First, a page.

Game of Thrones and the Wedding Ritual of Circling

He calls her his “Moon.” She calls him her “Sun and Stars.”

He is Khal Drogo, the testosterone heavy, alpha male leader of the Dothraki warrior tribe – proud, fearless, and ruthless, at least in the beginning. Very Mars. She is Daenerys Targaryen, his wife – estrogen aplenty, beautiful, compassionate, and submissive, at least in the beginning. Very Venus. Theirs is an arranged marriage. These characters are from Game of Thrones, a television series on HBO based on the fantasy novels by George R.R. Martin. I’m a latecomer to the series. Watching season one last week, I was struck by the symbolism in the names Drogo and Daenerys have for each other and in what I see as a connection to the wedding ritual of “circling.”

In Judaism and some religions of Eastern Europe, the wedding ceremony includes the ritual of circling. The traditional method is for the bride to walk around the groom seven times. Research tells me the action symbolizes the bride’s acknowledgment that the groom is the new center of her universe. That patriarchal view is modified by some who say the action is to define the home space they the couple will share. In The New Jewish Wedding, Revised, author Anita Diamant says the bride circles the groom “to protect him from evil spirits, from the glances of other women and from the temptations of the world.” Adapting the tradition for the modern, egalitarian couple, the bride circles the groom three times, he circles her three times, then they walk in a circle together once.

I think the original meaning of the circling tradition is precisely what is reflected in the way Drogo and Daenerys address each other—that she acknowledges him as the center of her universe, but that original meaning is only half of the truth. SunMoonProfile_iStock_000017535538Medium

All early civilizations paid attention to the sky. Activity above the earth was believed to correlate with activity on the earth. As above, so below. The ritual of the bride circling the groom echoed the action of the moon circling the sun, as it was perceived from earth. Each of the seven visible orbs (Sun, Moon, Mercury, Venus, Mars, Jupiter, Saturn) was connected to a diety. The wise couple honored all seven.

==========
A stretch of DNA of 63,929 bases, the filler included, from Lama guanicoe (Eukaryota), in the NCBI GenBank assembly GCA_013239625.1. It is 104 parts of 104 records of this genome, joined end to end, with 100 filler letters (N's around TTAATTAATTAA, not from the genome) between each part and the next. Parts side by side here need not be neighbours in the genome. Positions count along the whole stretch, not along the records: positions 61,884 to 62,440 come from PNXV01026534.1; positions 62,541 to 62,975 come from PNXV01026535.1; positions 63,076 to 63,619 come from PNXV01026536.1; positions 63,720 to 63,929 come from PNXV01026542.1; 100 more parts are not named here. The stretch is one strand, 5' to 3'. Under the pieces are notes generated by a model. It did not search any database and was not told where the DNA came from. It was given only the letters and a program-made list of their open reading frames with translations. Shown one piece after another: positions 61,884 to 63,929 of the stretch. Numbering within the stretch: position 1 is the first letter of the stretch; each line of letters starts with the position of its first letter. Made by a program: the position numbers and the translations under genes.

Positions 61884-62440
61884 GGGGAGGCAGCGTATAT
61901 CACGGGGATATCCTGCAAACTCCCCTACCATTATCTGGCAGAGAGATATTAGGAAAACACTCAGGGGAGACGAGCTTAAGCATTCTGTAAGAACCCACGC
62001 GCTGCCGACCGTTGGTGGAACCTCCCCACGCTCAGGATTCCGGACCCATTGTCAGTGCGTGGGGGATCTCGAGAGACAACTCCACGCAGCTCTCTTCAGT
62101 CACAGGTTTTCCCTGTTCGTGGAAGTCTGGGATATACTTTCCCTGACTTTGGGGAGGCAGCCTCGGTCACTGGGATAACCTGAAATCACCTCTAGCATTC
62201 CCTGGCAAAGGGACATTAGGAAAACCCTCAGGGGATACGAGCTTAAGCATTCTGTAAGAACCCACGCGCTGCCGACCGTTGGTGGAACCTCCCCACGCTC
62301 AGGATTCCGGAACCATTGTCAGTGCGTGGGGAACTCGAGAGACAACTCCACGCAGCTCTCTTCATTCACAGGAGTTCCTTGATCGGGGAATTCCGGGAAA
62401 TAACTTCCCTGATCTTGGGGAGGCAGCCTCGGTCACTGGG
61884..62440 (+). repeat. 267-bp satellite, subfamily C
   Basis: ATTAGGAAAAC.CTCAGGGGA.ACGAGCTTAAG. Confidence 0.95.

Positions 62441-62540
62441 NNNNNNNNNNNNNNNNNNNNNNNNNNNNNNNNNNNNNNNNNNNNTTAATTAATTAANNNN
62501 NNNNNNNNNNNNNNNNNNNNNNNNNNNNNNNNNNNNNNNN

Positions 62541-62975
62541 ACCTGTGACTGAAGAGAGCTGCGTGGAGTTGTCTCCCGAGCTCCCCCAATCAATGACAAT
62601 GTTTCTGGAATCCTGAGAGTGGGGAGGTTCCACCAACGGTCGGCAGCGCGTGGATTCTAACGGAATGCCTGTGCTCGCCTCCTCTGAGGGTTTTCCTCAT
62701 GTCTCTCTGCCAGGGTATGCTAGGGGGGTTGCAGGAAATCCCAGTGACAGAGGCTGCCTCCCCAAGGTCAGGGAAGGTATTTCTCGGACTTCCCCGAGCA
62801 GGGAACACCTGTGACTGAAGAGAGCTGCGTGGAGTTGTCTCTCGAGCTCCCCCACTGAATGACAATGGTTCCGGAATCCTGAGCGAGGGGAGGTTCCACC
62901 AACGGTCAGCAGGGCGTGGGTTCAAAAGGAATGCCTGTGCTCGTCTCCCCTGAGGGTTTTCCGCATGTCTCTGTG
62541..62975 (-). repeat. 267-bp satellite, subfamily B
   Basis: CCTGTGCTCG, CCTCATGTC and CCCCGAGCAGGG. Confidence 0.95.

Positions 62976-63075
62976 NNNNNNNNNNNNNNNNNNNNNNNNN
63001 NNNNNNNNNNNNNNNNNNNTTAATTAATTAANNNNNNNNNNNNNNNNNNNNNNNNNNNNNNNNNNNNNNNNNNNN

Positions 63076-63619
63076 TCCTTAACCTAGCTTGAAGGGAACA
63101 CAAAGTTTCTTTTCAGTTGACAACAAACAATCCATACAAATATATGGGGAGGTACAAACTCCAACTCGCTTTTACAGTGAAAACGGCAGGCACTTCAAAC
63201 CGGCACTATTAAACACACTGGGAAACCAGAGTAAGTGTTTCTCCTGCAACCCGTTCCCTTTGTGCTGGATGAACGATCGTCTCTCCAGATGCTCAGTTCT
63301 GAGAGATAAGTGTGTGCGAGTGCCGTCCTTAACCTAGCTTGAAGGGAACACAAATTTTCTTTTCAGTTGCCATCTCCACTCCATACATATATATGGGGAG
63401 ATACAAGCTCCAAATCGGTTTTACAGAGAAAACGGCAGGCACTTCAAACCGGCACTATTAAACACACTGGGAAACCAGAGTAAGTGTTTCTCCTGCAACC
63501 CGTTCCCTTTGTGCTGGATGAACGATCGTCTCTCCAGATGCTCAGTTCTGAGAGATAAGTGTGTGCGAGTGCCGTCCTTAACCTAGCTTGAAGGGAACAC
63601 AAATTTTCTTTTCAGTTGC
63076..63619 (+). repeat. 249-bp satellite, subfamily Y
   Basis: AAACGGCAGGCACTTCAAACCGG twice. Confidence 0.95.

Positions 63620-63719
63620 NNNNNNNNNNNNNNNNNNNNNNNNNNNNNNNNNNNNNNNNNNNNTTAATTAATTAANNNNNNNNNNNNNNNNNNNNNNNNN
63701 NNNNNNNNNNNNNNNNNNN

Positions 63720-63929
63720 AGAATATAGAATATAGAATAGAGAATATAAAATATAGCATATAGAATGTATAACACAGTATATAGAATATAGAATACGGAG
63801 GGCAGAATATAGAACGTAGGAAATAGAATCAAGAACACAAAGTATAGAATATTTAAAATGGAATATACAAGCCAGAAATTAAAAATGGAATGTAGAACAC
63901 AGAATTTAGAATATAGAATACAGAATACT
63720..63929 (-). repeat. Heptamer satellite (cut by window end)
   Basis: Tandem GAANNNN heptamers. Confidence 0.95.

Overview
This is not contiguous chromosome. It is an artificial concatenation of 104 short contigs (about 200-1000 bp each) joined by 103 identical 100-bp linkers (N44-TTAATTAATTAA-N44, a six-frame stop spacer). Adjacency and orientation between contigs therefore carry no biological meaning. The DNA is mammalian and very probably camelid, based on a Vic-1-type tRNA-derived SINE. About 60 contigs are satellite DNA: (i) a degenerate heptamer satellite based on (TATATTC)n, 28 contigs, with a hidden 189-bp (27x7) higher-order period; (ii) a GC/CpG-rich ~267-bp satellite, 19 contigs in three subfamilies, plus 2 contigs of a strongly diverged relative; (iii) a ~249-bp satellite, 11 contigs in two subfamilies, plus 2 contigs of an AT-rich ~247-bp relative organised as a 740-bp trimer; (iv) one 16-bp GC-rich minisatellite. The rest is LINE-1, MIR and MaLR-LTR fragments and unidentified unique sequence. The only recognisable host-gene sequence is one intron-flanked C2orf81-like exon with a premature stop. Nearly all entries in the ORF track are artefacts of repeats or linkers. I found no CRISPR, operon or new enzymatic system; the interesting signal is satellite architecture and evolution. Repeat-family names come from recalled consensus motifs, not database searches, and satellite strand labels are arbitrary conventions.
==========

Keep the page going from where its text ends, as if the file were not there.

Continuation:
The unacknowledged part of the circling tradition is that by virtue of the commitment the couple makes to each other, the sun cannot turn in any direction and not see the influence of the moon in his life. In Game of Thrones, Drogo learns he is not invincible and discovers his capacity for tenderness. Daenerys learns she can be ruthless and discovers her power. It is precisely this Mars-Venus exchange that the circling tradition is all about. It’s only in keeping half of the meaning hidden that the ritual appears patriarchal. In reality, circling acknowledges the gifts both bride and groom bring to the marriage. Roses&Rings_iStock_000012541885Medium

About Zita

Zita brings “Happily Ever After” to life. She is a wedding officiant, ordained interfaith minister, a certified Life-Cycle Celebrant®, playwright and multipublished romance novelist. Through Moon River Rituals, Zita creates customized ceremonies for individuals, couples, families, and communities in CT, RI, MA, and NY. She is a proud supporter of marriage equality. To see her handfasting cords, visit www.etsy.com/shop/MoonRiverRituals and www.Facebook.com/MoonRiverRituals. Zita also hosts and produces three television shows: Weddings with Zita, Page 1 and Full Bloom. Watch them on YouTube.com/ZitaTVNetwork. For information about Zita's writing, visit www.ZitaChristian.com, Yes, she wears many hats
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